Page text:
5 Possible Outcomes of Higher Mortgage Rates

by Peter Thomas Ricci

Mortgage rates have risen rather dramatically since May; what impact could those increases have, though, on the housing market?


At the beginning of May the average mortgage rate for a 30-year FRM was just 3.35 percent. Since then, as tracked by weekly surveys from Freddie Mac, rates have risen aggressively, and as of August 22, the average rate on that same 30-year FRM was 4.58 percent.

Much of the mortgage-rate discussion thus has dealt with numbers, specifically, how much homes sales will be impacted. So for this story, we wanted to take a look at some broader market forces, and how the rising mortgage rates could impact those elements.

1. Housing demand could fall – There are two sides to the housing demand element, both very interesting. On one hand, consumers buy homes with the future in mind, so if mortgage rates appear to be rising, consumers may be incentivized to buy now before rates get any higher. On the other hand, though, the speed in which rates increase also matters, and if rates rise too quickly (as they have the last couple months), they could scare buyers away.

2. New buyers will not arrive – Falling mortgage rates entice many consumers to consider homebuying, but there’s little evidence that rising interest rates have the same effect. Again, consumers who were already considering homeownership may expedite their purchase to lock in low rates, but the renter with no interest in homebuying will not likely follow suit.

3. Rising rates are bad for the high-end and low-end – Both entry-level and affluent homebuyers are most affected by rising mortgage rates. Whereas first-time homebuyers are priced out by rising rates, move-up buyers who were considering homes in the $1 to $2 million range may forgo a new purchase and decide to renovate their existing residence instead. According to a recent analysis by the Wall Street Journal, the monthly payment on homes with a 10 percent downpayment has gone up by 13 percent with the rate increases.

4. Investors are in a quagmire – Though many investors, noted the Journal, may be excited by the rate increases, given that they eliminate many potential competitors by making home purchases more costly, some may also be turned off by the increases, especially with how difficult it has now become to find the ridiculous bargains of 2009 and 2010.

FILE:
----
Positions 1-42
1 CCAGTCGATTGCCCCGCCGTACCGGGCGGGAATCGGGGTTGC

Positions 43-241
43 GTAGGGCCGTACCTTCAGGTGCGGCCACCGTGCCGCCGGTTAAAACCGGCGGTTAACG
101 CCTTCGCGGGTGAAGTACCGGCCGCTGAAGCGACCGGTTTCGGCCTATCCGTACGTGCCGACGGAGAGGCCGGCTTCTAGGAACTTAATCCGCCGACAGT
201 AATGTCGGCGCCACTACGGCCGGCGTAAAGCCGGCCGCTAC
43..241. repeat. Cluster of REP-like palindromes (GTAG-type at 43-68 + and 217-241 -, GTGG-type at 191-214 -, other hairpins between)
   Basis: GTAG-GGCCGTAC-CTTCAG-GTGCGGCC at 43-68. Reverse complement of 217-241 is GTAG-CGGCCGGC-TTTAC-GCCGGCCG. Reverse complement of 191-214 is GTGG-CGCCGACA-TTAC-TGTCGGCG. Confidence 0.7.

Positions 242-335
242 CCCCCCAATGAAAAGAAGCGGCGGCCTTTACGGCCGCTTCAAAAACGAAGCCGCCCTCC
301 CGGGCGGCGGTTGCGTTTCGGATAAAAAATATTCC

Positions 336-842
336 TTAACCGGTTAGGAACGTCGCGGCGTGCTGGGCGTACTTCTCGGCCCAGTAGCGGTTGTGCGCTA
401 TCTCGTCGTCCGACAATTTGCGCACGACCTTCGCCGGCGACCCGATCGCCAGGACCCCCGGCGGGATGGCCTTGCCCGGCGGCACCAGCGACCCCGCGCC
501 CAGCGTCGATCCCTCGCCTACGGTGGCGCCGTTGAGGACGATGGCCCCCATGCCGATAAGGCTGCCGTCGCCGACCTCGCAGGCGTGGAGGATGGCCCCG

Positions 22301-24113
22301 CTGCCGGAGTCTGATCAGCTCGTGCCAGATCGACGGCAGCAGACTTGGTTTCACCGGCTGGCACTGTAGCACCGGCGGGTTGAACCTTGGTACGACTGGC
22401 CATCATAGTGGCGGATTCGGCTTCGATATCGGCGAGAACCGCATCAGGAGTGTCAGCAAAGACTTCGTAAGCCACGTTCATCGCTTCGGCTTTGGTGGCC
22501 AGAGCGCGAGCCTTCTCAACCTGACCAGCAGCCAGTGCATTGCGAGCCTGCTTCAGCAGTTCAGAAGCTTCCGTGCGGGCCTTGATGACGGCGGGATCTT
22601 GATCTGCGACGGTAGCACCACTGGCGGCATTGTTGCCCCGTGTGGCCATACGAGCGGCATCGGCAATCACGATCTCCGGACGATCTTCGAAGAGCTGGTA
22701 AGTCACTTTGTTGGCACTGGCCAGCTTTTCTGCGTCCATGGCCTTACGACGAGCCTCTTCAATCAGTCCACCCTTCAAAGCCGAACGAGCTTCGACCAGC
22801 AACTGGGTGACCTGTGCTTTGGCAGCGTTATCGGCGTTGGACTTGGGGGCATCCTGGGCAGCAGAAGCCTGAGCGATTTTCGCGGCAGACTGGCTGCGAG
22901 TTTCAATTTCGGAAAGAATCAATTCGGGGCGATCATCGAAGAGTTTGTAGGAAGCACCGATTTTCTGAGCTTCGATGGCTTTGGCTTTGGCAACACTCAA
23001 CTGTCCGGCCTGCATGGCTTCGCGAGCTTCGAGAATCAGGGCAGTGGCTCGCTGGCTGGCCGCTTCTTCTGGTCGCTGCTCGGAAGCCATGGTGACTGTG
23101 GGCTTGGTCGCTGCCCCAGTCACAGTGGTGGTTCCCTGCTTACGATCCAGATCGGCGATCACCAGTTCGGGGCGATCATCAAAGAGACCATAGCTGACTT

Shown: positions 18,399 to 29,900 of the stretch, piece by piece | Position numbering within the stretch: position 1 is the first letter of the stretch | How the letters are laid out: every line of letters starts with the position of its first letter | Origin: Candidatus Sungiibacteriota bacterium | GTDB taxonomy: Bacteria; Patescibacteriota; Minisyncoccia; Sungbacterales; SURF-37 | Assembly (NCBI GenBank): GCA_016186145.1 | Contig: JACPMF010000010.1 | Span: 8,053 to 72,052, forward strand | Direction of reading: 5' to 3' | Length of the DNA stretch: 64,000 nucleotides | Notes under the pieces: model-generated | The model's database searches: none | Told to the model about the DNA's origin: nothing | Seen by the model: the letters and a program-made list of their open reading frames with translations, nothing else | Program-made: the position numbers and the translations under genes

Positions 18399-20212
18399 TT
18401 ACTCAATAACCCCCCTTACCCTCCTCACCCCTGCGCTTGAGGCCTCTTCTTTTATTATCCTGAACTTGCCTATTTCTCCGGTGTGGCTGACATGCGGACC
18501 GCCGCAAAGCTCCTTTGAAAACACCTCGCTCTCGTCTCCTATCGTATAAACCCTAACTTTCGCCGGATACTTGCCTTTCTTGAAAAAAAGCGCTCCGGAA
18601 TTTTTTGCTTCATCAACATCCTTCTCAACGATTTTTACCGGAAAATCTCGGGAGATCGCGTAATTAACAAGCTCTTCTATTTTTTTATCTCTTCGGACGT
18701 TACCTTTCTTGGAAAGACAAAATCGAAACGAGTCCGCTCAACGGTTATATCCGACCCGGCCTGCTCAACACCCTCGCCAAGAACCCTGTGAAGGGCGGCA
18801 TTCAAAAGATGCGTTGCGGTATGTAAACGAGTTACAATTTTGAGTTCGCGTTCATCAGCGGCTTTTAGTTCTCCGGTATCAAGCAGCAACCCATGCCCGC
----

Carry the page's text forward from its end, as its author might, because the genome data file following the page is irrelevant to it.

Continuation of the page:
5. The housing rebound will not end – Some spectators have feared that the rising mortgage rates will prematurely end the housing rebound, but that will only happen if rates continue to rise at their mid-summer pace, which is unlikely. Instead, what we’ll probably see is a slowdown of home prices, and a return to the steady, consistent growth that has typically categorized the housing market.

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  • Gloria O'Quinn says:

    It’s more to than just this, we have a lot of incompetence out here. Mortgage companies and Banks are trying to be Realtors and Realtors are not using negotiation skills to close deals. Implementing policies are not enforced with competence. Investors are focusing more on credit & back ground checks buyers are loosing confidence in buying the switch in the economy. The decision is no longer the consumer but the banks. The promissory note is exchanged with credit scores and criminal back ground checks. ( He who has no sin cast the first stone) Evaluate rational decisions with people who are interested in making the decision and close. Stop cutting people off with bias. Everyone is not a millionaire and everyone does not live a perfect shiny spotless life, good people are struggling to get and stay ahead. We give them a chance it just might pick the market back up and the economy. Checking back ground & credit on job and homes excludes some of the best people to own homes everyone makes a mistake or two.

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